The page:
Catch up with Jeremy Dixon of third-generation family business Ochil Foods, a leading supplier of quality Scottish produce to the restaurant and catering trade.
The theme of this year’s Fortnight is primary producer ‘food heroes’ – what does the term ‘food hero’ mean to you?
In Scotland we are incredibly lucky to have such an incredible natural larder, however, without so many of the dedicated and passionate people involved in the sector it would be wasted. A ‘food hero’ to me is someone who adds value to our natural environment and the people and communities that work there, be it an entrepreneurial artisan producer such Anja Baak of Great Glen Charcuterie, an unsung farmer, fisherman, gamekeeper to an inspiring restaurateur or chef.
Are there any particular food trends that you’re noticing with the restaurants and caterers you supply?
There is definitely a trickledown effect; menus detailing provenance are no longer the preserve of high-end exclusive restaurant, but are mainstream. The result is a better quality of product finding its way into more eating establishments across the board.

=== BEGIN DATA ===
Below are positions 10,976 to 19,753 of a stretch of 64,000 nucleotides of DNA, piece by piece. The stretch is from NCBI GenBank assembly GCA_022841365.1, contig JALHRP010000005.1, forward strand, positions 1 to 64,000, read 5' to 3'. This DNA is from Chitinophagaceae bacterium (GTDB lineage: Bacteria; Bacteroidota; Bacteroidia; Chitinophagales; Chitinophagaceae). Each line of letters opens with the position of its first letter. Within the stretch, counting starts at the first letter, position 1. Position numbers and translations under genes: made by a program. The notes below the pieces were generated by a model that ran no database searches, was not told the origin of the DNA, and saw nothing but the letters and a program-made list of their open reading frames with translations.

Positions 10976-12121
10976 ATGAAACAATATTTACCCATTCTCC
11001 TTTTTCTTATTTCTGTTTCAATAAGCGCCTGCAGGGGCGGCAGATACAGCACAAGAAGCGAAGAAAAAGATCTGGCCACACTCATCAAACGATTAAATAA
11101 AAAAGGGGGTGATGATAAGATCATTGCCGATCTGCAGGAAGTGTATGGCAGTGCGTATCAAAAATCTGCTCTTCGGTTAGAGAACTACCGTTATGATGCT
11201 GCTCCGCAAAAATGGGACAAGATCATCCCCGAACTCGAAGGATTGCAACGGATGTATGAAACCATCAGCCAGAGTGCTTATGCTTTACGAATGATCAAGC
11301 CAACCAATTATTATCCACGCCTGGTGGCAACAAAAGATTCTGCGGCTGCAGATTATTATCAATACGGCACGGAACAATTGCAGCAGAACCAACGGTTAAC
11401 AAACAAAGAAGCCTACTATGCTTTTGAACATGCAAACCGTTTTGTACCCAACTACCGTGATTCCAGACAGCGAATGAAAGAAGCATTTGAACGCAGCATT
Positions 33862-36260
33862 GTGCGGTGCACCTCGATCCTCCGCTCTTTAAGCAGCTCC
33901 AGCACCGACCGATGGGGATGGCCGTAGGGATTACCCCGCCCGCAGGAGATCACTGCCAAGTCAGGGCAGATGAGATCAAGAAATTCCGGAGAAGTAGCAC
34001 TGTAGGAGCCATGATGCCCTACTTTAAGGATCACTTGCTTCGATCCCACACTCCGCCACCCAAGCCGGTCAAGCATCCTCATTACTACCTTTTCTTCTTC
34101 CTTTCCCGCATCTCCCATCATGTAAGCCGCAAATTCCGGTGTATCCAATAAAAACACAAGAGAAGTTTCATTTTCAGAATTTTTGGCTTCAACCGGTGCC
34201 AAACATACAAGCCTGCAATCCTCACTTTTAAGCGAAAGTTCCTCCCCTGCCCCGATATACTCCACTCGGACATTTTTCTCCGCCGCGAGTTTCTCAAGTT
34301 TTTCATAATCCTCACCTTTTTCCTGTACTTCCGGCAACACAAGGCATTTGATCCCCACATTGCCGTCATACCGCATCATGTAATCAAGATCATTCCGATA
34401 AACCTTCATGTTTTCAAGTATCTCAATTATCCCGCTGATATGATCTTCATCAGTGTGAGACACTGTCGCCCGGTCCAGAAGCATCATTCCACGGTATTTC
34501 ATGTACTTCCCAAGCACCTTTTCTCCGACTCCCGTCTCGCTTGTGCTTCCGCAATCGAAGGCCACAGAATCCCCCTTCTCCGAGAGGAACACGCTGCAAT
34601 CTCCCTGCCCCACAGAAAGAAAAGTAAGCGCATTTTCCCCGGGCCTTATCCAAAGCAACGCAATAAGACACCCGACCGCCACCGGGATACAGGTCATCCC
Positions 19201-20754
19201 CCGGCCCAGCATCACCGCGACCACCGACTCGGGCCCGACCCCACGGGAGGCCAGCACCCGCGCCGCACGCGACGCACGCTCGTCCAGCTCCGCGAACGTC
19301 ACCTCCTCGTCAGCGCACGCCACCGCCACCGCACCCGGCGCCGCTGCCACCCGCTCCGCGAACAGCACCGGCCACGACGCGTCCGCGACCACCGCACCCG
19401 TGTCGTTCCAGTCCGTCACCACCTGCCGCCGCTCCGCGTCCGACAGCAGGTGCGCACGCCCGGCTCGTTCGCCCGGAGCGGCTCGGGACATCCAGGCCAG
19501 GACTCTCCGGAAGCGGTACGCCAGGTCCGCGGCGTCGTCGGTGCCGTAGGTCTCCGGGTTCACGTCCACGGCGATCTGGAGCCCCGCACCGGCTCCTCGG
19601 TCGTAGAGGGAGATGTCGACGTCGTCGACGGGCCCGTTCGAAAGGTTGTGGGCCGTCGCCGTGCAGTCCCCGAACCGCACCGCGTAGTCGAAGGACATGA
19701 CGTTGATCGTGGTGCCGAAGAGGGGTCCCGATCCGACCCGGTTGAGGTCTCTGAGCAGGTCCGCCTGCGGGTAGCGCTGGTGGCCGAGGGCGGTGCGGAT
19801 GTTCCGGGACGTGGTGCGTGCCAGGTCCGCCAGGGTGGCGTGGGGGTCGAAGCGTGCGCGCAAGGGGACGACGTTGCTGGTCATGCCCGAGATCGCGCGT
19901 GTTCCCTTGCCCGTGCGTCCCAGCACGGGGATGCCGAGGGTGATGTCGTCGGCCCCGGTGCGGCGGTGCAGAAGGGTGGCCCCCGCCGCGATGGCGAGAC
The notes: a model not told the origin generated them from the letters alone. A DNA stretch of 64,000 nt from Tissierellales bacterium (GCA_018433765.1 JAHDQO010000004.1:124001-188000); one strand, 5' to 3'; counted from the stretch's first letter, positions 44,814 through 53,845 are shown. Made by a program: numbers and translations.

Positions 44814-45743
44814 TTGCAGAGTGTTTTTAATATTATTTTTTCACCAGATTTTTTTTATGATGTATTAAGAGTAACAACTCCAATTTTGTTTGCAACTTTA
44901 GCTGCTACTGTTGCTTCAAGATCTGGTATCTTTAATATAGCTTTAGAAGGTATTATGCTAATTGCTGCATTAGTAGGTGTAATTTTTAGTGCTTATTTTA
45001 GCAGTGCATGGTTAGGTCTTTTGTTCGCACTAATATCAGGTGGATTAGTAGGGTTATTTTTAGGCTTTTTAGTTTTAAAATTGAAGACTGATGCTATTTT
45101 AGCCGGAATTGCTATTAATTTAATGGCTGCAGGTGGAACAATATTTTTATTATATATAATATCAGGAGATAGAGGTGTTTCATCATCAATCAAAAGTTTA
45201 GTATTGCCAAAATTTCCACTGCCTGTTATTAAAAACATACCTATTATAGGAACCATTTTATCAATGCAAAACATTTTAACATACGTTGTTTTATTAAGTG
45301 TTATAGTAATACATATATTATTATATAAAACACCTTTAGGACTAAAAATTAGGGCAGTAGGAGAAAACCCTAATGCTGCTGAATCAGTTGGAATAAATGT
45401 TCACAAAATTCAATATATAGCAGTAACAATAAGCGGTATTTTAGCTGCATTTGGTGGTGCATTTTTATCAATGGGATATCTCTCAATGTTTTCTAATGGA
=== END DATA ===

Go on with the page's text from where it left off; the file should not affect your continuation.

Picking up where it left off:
You work with a wonderful range of Scottish artisan producers and provide a key route to market for them – why is this important to your business?
They are important because they are our business. As described above, all types of eating establishments are looking to improve their menus and add value using Scottish produce. Scottish- produced products now form the bulk of our annual turnover.
Tell us something about your family business that would surprise us
In 1953 my Grandfather was the first person in Scotland to farm turkeys commercially, supplying local hotels Gleneagles and Crieff Hydro with the first batch; both are key customers of Ochil Foods today. It probably won’t come as a surprise, however, but both are still passionate users and supporters of local produce.
If you could encourage the public to do one thing during the Fortnight what would it be and why?
Try some of Scotland’s wonderful natural larder, be it game, venison or shellfish, and support Scotland’s artisan producers.
To find out more about Ochil Foods, visit www.ochilfoods.co.uk and follow them on twitter